Friday, November 30, 2012

Weekly Reader

A People's History of MOOCs
"Massive, open to all, a democratic space that offers people from all walks of life exposure to the greatest thinkers of our time, and while we’re at it, a fabulous branding opportunity - welcome to the nineteenth century municipal public library." -- Barbara Fister, Library Babel Fish, 11/29/12

Hukkster: The New Pinterest?
"Over the last year or so, the hottest topic has been Pinterest – the pinning, the secret boards, brand elements, driving ecommerce -- it’s on everyone’s mind. Instagram has made a bit of a splash lately, but not of the same caliber, and many have been wondering, when’s the next hottest platform going to come?" -- Christina Giordano, Social Media Today, 11/30/12

The Uneven Value of Academic Credit
"The tight hold American colleges and universities have on academic credit—what it is worth and who awards it—is about to undergo a well overdue stress test. Two announcements in as many months have the potential to perhaps finally better define the value of credits in higher education. The first is the announcement by the American Council on Education that it will review a handful of free online courses offered by elite universities through Coursera and may recommend that other colleges accept credit for them." -- Jeff Selingo, Next, 11/25/12

End of Course Evaluations: Making Sense of Student Comments
"At most colleges, courses are starting to wind down and that means it’s course evaluation time. It’s an activity not always eagerly anticipated by faculty, largely because of those ambiguous comments students write. Just what are they trying to say?" -- Maryellen Weimer, Teaching Professor Blog, 11/28/12

Wednesday, November 21, 2012

Weekly Reader

In Classroom Experiment, All Discussion Happened via Twitter
"Students at George Mason University shifted their feet and chatted outside a classroom here on Tuesday morning, waiting for Stephen Groening’s class on cellphone cultures to begin. On tap was not an ordinary classroom discussion about the assigned readings. Instead, the entire conversation would take place by Twitter, and students were nervous." -- Alisha Azevedo, The Wired Campus, 11/16/12

What Katrina Can Teach Libraries about Sandy and Other Disasters
"Disaster plans used to seem like “kind of a bother” to Lance D. Query, Tulane University’s director of libraries. Then, in 2005, Hurricane Katrina hit New Orleans, flooding Tulane’s Howard-Tilton Memorial Library with more than eight feet of water. “I look at them much more carefully now,” says Mr. Query." -- Jennifer Howard, The Wired Campus, 11/14/12

Mozilla's Popcorn Maker Brings Video Remixing to the Masses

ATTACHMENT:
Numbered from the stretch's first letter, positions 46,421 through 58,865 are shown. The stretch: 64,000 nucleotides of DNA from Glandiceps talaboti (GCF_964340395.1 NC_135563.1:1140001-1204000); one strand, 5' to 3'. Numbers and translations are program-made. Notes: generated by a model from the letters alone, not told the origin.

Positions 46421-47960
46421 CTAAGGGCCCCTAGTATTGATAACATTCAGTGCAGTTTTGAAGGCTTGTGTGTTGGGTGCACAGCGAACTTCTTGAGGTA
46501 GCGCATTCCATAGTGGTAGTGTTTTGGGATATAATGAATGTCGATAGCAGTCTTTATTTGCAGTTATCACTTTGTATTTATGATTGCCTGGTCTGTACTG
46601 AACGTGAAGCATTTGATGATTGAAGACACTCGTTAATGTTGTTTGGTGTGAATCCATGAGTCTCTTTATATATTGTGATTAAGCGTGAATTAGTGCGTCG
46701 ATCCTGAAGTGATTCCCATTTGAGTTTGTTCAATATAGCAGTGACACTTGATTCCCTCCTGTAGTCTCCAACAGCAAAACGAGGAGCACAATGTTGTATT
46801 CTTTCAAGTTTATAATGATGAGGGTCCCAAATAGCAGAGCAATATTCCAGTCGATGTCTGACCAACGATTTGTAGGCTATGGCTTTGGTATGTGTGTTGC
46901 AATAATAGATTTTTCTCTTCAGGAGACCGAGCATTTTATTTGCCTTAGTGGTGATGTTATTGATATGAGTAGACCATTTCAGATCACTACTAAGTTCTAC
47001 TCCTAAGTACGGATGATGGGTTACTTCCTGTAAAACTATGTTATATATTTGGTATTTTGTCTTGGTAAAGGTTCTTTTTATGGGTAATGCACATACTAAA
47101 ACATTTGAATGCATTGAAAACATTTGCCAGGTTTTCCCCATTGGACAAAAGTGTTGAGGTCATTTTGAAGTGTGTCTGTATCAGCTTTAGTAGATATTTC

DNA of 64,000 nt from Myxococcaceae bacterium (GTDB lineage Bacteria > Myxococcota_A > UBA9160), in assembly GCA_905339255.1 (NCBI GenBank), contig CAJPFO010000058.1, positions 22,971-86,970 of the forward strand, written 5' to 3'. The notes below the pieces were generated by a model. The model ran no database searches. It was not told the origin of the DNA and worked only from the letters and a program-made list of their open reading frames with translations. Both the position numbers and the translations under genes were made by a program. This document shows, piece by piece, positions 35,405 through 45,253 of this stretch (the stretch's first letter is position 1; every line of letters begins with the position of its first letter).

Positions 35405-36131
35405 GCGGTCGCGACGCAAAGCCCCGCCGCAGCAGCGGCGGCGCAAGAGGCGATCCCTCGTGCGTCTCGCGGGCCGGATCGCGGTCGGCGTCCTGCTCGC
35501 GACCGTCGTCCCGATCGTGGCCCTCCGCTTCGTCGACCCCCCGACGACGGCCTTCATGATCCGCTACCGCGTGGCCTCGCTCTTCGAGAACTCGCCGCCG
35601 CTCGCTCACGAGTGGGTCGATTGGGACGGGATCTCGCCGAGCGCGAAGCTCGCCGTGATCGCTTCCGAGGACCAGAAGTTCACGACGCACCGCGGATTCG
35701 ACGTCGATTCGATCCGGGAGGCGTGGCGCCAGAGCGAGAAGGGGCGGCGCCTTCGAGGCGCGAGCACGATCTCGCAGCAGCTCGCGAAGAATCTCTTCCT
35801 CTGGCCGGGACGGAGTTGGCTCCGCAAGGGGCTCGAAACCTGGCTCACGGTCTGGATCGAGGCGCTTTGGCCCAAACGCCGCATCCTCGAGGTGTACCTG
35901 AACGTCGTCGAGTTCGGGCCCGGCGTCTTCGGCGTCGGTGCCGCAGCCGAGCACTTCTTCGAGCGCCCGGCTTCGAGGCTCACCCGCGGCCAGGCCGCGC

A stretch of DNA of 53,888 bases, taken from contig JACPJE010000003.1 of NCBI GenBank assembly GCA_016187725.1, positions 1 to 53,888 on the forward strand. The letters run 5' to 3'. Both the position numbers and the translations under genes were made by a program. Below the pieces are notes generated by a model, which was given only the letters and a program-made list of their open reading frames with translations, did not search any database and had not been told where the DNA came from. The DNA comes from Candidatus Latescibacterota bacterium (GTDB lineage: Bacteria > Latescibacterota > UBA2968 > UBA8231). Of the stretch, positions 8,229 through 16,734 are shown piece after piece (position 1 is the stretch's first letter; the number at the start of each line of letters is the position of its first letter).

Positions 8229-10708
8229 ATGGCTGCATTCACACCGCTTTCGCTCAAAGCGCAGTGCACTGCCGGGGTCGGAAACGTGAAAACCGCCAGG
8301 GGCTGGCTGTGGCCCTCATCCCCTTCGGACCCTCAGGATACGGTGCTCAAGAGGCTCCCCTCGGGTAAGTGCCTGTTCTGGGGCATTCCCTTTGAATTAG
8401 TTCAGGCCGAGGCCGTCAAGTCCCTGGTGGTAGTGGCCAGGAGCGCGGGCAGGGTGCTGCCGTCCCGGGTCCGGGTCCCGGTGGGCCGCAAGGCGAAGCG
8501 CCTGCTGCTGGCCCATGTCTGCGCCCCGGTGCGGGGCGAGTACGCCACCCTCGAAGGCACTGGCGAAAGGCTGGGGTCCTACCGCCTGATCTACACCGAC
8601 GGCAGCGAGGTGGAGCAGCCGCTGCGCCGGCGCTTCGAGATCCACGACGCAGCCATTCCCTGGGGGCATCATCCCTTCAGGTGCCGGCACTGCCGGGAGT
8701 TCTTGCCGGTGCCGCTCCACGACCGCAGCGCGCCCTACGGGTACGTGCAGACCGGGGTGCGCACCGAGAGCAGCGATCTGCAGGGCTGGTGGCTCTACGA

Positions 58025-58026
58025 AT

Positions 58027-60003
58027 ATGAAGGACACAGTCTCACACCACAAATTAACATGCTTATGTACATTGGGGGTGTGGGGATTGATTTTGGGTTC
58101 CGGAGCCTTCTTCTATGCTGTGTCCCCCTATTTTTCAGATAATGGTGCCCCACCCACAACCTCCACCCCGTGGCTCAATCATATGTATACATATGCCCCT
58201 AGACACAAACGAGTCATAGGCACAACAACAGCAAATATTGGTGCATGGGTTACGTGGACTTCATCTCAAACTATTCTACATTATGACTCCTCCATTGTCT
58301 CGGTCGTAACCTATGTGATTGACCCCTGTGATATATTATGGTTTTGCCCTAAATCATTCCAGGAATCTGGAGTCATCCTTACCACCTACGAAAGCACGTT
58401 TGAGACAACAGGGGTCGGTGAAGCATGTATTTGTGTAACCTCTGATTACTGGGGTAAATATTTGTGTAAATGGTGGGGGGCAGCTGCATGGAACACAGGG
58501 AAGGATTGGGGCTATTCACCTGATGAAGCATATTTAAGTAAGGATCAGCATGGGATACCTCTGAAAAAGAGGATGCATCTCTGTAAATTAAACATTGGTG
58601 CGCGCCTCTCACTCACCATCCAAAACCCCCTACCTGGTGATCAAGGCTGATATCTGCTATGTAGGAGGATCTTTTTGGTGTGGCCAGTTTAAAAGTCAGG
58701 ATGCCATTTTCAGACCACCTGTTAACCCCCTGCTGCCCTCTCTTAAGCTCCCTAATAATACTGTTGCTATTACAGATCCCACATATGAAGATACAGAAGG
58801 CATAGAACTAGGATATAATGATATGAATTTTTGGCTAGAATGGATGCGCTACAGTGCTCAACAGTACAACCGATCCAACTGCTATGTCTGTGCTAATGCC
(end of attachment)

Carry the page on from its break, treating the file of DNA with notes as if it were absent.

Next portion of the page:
"Mozilla has released Popcorn Maker 1.0, the company’s mashup-creating, video-editing suite for the web. Popcorn Maker makes it easy to pull just about any content on the web into a video container you can then publish back to the web. Despite the interactive nature of the web, video on the web remains little more than glorified television in your web browser — a passive experience in the midst of the otherwise interactive online world. It doesn’t have to be that way. HTML5 makes video into just another HTML element — editable, hackable, remixable." -- , Webmonkey,  11/2012

Friday, November 09, 2012

Weekly Reader

OhioLINK Celebrates 20th Anniversary of Shared Services"OhioLINK, the Ohio Library and Information Network, today celebrates 20 years of pooling resources to provide more than 600,000 college and university students, faculty and staff with access to millions of books and other library materials. OhioLINK is a consortium of 88 Ohio college and university libraries, plus the State Library of Ohio, that work together to provide information for teaching and research. OhioLINK’s membership includes 16 public/research universities, 23 community / technical colleges, 49 private colleges and the State Library of Ohio." -- Zoe Stewart-Marshall, What's New OhioLINK, 11/1/12

Course Management Companies Challenge MOOC Providers
"Two software companies that sell course-management systems, Blackboard and Instructure, have entered the race to provide free online courses for the masses.
On Thursday both companies plan to announce partnerships with universities that will use their software to teach massive open online courses, or MOOC’s. The companies hope to pull in their own college clients to compete with online-education players like Udacity and Coursera."-- Alisha Azevedo, The Wired Campus, 11/1/12

How Teens Do Research in the Digital World"The teachers who instruct the most advanced American secondary school students render mixed verdicts about students’ research habits and the impact of technology on their studies." --  Kristen Purcell, Lee Rainie, Alan Heaps, Judy Buchanan, Linda Friedrich, Amanda Jacklin, Clara Chen, Kathryn Zickuhr, Pew Research Center, 11/1/12